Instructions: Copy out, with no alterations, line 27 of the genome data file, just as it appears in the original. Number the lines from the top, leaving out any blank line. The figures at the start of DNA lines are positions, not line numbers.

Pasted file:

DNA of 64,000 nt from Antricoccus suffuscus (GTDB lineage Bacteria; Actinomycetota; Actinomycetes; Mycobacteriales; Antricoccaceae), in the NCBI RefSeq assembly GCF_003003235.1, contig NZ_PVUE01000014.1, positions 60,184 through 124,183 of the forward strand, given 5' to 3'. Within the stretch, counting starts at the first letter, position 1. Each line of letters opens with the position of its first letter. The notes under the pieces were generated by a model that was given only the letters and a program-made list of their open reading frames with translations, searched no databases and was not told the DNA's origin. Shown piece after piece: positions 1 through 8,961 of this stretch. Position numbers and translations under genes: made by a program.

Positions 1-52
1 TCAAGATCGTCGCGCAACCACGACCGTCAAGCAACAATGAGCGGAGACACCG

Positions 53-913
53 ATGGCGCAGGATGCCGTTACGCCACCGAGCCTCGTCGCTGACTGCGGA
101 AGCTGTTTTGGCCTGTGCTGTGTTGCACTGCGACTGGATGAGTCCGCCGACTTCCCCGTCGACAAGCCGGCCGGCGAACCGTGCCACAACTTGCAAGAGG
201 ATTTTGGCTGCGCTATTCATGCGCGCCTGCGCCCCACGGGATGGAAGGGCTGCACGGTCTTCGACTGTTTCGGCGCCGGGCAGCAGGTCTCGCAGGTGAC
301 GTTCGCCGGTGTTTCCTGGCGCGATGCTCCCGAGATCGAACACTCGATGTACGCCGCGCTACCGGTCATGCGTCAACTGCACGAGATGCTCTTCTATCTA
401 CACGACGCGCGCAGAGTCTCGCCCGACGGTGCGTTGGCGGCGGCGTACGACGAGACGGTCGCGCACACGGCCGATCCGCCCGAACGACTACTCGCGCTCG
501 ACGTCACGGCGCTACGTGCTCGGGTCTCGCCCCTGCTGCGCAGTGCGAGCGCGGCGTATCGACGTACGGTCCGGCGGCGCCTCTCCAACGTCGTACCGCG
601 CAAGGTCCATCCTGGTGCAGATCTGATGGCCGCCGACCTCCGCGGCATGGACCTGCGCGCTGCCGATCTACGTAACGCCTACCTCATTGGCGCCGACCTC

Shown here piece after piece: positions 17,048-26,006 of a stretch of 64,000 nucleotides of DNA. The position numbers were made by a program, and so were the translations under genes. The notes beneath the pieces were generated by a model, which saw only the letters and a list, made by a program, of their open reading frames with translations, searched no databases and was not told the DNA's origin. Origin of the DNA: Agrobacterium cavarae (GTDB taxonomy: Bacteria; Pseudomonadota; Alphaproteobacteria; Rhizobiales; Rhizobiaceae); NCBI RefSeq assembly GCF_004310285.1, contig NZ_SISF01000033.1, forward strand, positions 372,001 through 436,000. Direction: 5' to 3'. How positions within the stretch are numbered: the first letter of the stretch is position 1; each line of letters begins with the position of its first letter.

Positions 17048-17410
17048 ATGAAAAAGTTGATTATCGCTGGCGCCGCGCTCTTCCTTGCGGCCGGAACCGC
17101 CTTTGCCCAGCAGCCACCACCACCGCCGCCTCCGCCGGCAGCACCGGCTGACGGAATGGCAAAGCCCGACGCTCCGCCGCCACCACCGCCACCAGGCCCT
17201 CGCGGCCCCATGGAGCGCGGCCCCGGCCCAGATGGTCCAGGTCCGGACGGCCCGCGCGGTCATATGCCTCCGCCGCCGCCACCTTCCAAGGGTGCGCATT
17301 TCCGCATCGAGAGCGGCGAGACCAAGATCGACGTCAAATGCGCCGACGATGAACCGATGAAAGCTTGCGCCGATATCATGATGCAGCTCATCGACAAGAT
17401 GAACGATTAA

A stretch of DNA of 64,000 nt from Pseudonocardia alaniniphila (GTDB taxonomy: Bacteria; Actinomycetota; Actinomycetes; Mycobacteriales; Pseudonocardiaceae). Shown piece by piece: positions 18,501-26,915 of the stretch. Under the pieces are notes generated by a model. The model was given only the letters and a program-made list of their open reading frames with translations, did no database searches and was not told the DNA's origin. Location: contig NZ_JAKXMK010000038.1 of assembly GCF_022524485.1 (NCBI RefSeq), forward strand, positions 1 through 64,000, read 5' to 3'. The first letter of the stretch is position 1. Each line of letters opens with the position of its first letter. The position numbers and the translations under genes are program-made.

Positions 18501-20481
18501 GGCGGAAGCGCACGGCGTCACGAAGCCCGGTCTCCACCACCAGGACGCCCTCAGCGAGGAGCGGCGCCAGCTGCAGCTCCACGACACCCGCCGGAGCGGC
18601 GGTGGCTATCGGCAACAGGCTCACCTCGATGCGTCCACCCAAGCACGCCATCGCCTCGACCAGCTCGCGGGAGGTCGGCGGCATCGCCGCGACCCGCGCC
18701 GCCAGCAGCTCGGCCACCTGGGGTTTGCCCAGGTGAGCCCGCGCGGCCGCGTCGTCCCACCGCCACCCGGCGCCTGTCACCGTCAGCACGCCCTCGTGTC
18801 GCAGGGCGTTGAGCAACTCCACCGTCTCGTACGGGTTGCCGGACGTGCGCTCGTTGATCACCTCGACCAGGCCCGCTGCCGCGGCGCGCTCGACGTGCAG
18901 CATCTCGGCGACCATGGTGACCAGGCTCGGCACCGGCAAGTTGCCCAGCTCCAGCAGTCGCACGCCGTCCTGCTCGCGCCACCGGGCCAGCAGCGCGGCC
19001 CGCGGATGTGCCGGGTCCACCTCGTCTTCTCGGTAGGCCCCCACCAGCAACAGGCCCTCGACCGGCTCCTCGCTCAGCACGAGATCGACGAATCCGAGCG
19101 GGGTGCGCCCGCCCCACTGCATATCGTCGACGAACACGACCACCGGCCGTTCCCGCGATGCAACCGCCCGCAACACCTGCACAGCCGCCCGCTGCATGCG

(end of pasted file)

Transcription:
19101 GGGTGCGCCCGCCCCACTGCATATCGTCGACGAACACGACCACCGGCCGTTCCCGCGATGCAACCGCCCGCAACACCTGCACAGCCGCCCGCTGCATGCG